SP 44 Chapter 18: Bedrock Topography and Drift Thickness Models from the Timmins Area, Northeastern Ontario An Application of GIS to the Timmins Over

From GIS For the Earth Sciences
by Roger C. Paulen, M.B. McClenaghan and J.R. Harris.

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This chapter is from GAC's Special Paper 44: "GIS For the Earth Sciences" editted by Dr. Jeff Harris. To purchase the entire book in hardcopy or disc formats, please see the Special Papers section of our bookstore.

ABSTRACT: Mineral exploration in thick, drift-covered glaciated terrain, such as northeastern Ontario, is often difficult. Exploration geologists require a regional-scale overburden geological framework, suitable media for geochemical sampling (till) and an accurate map of bedrock topography. Quaternary glacial sediment can exceed 100 m thickness over the highly mineralized Abitibi Greenstone Belt, which hosts multiple lode gold and polymetallic volcanogenic massive sulfide (VMS) deposits.

As part of the Canada-Ontario Mineral Development Agreement (NODA), the Geological Survey of Canada compiled information from exploration and government overburden drillhole records from the Timmins area. The compilation includes information from over 5400 overburden boreholes and over 1400 diamond drillhole logs and was released digitally in 1995.

A digital elevation model (DEM) of bedrock topography based on bedrock depths recorded in the Timmins Overburden Drillhole Database was created in a Geographic Information System (GIS) using various interpolation methods. Borehole records that have surficial geological data were integrated, to provide additional control for the bedrock DEM and associated drift thickness (isopach) map. Utilizing a GIS to integrate a borehole database with surficial mapping to facilitate drift prospecting is new to the Timmins region. This 3-D structural model may lead to a better understanding of the geometry and depositional environments of the Quaternary units. It can be a key tool for delineating till units suitable for mineral exploration sampling, predicting overburden thickness and inferred drilling costs, providing information pertaining to the aggregate industry, aquifer delineation, and supporting geophysical interpretations. The results of this GIS study indicate that the general trends in subsurface topography, such as preglacial differential weathering and former basins, are closely related to bedrock lithology.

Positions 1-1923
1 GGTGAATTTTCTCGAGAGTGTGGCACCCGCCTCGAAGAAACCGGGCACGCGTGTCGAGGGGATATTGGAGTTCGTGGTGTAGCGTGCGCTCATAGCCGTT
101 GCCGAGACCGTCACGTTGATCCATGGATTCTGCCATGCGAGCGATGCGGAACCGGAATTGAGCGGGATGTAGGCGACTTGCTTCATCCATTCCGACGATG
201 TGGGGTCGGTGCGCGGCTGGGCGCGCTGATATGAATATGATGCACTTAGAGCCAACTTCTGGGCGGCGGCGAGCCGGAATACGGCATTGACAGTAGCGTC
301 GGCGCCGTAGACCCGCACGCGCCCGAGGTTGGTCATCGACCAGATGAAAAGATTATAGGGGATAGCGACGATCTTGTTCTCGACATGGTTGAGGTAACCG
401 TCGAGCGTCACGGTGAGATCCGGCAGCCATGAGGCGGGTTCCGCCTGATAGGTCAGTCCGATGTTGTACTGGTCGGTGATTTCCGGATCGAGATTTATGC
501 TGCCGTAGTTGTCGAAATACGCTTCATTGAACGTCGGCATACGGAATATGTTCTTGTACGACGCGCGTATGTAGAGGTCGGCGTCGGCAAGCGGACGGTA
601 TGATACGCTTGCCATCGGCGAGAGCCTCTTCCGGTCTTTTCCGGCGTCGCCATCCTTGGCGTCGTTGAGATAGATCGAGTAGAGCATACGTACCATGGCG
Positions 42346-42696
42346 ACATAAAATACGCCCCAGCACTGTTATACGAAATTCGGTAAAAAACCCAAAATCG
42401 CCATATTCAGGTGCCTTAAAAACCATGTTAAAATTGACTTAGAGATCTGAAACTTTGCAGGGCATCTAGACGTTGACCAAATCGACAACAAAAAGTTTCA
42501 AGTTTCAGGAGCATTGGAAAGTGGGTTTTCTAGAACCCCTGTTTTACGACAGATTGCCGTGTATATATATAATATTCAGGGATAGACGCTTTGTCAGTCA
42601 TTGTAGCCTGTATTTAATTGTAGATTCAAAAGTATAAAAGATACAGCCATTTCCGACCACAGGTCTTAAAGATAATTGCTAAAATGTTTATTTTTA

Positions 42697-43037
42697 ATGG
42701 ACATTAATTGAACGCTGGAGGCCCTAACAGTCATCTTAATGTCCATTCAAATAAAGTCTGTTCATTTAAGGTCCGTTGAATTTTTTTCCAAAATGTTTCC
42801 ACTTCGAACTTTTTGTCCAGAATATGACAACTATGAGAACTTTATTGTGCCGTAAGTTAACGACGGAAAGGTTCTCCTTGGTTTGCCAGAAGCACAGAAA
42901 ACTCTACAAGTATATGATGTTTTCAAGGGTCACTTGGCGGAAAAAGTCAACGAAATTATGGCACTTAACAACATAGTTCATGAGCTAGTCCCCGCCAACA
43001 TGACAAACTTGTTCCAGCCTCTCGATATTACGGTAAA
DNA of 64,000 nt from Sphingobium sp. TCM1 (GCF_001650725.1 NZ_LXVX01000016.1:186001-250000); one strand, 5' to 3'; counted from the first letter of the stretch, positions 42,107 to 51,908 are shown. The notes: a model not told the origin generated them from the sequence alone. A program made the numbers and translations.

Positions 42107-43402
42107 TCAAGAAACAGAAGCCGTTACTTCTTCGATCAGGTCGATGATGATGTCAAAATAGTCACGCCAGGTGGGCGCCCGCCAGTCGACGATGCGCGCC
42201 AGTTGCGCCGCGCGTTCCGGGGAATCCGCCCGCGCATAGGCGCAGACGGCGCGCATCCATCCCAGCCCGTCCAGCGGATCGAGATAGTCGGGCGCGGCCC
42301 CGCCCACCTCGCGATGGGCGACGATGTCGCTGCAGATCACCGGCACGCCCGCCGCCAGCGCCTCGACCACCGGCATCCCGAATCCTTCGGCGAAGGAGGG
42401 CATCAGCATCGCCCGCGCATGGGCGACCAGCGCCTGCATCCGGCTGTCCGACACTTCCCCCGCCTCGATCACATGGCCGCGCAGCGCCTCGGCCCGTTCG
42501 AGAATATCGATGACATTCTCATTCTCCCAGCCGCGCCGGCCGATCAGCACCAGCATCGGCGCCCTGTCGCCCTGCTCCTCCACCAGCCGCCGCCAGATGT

Electronic Download - 22 pages (2006)
Geological Association of Canada

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